News, schools, and views from a uniquely Lowell perspective

Link to LHS student’s award-winning video

As mentioned in an earlier post, here is the link to the award-winning public service announcement about the dangers of driving impaired created by Ryan Palmer, a student at Lowell High School. The Middlesex District Attorney’s Office, Middlesex Partnerships for Youth, and Mothers Against Drunk Driving sponsored the competition. Palmer was announced the winner in a presentation with Middlesex District Attorney Gerry Leone on Fox25 news yesterday morning.

posted in Education, In the News, Lowell High | 0 Comments

Controversial agenda for LHS subcommittee meeting

Tomorrow night, April 13, the LHS subcommittee will meet at the Rogers School, starting at 7 p.m., with a short, yet controversial agenda. First up is clarification regarding the decision to use half of the proceeds from this year’s annual golf tournament to restore Alumni Field instead of the full amount going toward student scholarships as in previous years. The second agenda item is a review of a report on student scores on advanced placement tests over the last three years: how the scores compare to course grades, and how last year’s students did compared to their peers nationally. Finally, the third agenda item is a discussion of the course weighting issue as it relates to the Latin Lyceum, particularly freshmen year. Yesterday’s Sun published an article on the program, which based on the many comments on its website, certainly stirred strong feelings from students, parents, teachers and others. As always, Lowell School Committee meetings are open to the public, and the community is welcome to attend.

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Making a splash for Lowell High

According to Coach Batt (Battistini), five years ago the LHS boys swim team didn’t even have a parent representative on the Friends of Lowell High School and winning a meet was as likely as finding a shark in the pool. Fast forward to last Friday when the Lowell High Boys Swim and Dive Team, fresh off a 10-1 season that included a first ever win against Chelmsford, placed seventh in the State Division I competition held at Harvard University.  If you exclude the private school winners, such as St. John’s Prep which took first place for the fifth consecutive year, and Boston College High School, which took sixth; LHS placed fifth overall for public schools (beating Chelmsford again by 12 points). The top ten Division I teams were:  St. John’s Prep, Lincoln Sudbury Regional, Minnechaug Regional, Lexington,  Andover, BC, LHS, Chelmsford, Westford, and Amherst Pelham Regional.

Aside from the importance of winning, which IS important, most folks know there are many benefits to participating in athletics, and Lowell’s swimmers were no exception. The varsity team met the MIAA’s gold standard for grade point average (3.00-4.00), and equally impressive, nearly every Lowell swimmer who participated in the state meet improved his best-ever high school time, and isn’t that what it’s all about—doing our own personal best. (For details on some records broken, see this Sun article.) Congrats to the team, coaches, parents, and the high school for its support of student athletics. On another note, all 11 winter varsity sports at LHS achieved the MIAA’s GPA gold standard with a combined average of 3.15. Go Red Raiders! (Full disclosure: My son swims on the team.)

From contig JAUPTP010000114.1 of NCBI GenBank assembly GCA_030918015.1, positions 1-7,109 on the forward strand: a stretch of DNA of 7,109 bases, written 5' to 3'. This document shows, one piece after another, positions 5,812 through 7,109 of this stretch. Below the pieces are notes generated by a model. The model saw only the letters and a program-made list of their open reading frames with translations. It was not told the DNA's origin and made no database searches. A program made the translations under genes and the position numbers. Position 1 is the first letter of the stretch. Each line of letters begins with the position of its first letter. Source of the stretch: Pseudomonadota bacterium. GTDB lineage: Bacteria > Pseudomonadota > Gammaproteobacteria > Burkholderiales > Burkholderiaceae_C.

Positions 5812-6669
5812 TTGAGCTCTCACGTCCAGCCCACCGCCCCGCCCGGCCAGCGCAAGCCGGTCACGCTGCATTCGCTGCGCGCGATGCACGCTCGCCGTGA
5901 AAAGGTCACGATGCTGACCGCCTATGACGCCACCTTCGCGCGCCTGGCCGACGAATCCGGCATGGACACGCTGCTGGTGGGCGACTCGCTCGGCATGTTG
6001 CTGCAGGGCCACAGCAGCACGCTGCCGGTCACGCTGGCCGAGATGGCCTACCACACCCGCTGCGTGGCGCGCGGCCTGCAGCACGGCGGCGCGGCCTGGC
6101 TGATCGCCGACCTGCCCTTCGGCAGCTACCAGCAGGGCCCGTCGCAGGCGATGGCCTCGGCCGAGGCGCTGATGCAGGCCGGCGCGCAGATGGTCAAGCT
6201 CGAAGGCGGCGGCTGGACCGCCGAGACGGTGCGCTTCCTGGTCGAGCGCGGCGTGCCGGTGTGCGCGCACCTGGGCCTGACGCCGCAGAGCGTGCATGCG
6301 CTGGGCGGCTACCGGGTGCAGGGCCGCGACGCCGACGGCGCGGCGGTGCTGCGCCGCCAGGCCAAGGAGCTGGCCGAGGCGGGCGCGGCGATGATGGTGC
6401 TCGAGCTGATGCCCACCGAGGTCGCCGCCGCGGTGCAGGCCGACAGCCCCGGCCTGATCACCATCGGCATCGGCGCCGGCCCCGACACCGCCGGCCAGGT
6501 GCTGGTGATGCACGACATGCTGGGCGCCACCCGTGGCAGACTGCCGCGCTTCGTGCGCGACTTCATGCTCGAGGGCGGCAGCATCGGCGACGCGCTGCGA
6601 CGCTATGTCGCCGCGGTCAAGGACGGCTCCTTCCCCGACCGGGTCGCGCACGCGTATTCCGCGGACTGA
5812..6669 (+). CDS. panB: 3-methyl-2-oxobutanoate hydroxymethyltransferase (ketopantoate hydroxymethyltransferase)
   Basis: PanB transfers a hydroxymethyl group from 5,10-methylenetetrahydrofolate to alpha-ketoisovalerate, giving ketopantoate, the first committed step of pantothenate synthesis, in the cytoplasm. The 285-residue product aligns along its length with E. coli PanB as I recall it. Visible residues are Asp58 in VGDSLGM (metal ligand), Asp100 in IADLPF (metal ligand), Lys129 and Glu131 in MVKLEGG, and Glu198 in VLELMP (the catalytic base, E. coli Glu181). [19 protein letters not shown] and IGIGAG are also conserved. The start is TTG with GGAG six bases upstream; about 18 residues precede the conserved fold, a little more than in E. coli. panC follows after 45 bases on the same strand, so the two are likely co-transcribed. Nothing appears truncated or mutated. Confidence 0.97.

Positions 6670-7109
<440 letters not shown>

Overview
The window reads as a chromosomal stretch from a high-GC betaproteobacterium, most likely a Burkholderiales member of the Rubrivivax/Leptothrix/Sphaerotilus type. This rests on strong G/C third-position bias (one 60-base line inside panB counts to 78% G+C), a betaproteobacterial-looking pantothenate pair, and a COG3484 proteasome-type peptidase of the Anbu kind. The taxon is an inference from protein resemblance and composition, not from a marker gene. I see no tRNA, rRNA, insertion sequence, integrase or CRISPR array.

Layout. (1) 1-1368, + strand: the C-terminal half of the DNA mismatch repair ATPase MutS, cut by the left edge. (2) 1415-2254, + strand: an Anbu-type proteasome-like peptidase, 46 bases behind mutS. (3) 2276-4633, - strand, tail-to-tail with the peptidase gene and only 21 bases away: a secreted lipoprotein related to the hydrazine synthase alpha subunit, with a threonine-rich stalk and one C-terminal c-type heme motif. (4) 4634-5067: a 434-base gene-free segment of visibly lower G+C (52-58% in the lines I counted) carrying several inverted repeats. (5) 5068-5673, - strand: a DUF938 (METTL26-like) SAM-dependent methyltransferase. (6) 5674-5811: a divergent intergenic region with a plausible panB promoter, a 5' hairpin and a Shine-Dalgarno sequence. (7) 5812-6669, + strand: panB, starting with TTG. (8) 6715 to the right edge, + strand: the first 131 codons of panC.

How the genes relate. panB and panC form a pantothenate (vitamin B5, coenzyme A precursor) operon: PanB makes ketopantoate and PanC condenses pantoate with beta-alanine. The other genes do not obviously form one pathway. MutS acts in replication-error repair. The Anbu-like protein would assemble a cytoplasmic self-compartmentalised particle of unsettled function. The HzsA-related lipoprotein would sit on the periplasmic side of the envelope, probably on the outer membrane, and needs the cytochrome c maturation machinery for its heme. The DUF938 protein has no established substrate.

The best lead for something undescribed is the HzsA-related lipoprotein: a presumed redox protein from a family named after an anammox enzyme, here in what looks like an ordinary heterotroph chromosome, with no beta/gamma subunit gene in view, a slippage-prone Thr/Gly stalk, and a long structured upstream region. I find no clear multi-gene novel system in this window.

posted in Lowell High, Sports | 0 Comments

LHS crew team in Madrid

As I sit here in cool weather under cloudy skies, a group of Lowell High School students are enjoying an exciting and educational adventure in Madrid. (See here for their day-by-day account of the experience.) The students, who row in the school’s highly successful crew program, are participating in the trip under the guidance of LHS teachers and coaches, and with full approval of the Lowell School Committee. As required under the travel policy, the committee approved the trip before any funds were collected; also per the policy, the request for that approval (which provides insurance coverage) included written explanation of the learning outcomes to justify two days missed from school. Congratulations to the studentssounds like they’re having a wonderful experienceand muchos gracias to the teachers/coaches for making it happen!

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Abuse of prescription drugs televised tonight

Tonight’s Chronicle (channel 5) will include a special report on the rampant abuse of prescription drugs—with a particular focus on its impact on suburban communities. The show will include a spotlight on Joanne Peterson, the woman who started her own movement in response to her son’s addiction to OxyContin and heroin. Peterson was one of several who spoke before hundreds of parents, students and community members at Lowell High School last October to make folks aware of the problem and what could be done to counteract it. (See an earlier post on the issue here.) One of several suggestions was to limit prescription drug availability in homes by properly discarding unused medications. Several speakers were clear that drugs should not be flushed down the toilet or allowed to enter the water system. Contact the Lowell Health Department for their next collection date for unwanted prescription drugs (unfortunately they just had one yesterday).

posted in Healthy Living, In the News, Lowell High | 0 Comments

Important community event tonight

The Lowell schools, police and attorney general’s office are sponsoring a community forum tonight at LHS Auditorium, 50 Morrissette Blvd., 6-8 p.m., on prescription drug abuse among our youth. (The meeting will be televised on channel 22.)This problem is not unique to Lowell, however, we are taking a proactive position of partnering together to do something about it. As the parent of teens myself, I know what most of you are thinking: This isn’t a problem that impacts my kids. In fact, when I told my son he was required to attend the event, he gave me a similar response. “I don’t do drugs, so I don’t have to go.” Wrong! We all need to be informed—whether the problem hits directly at home or not. Someday it may impact your teen’s friend, a neighbor, or (God forbid) a family member; well-educated means well-prepared to deal with the issue. Join with us tonight to learn the dangers, warning signs, and actions we can take to protect our young people. Even one life derailed from drug abuse, hurts us all.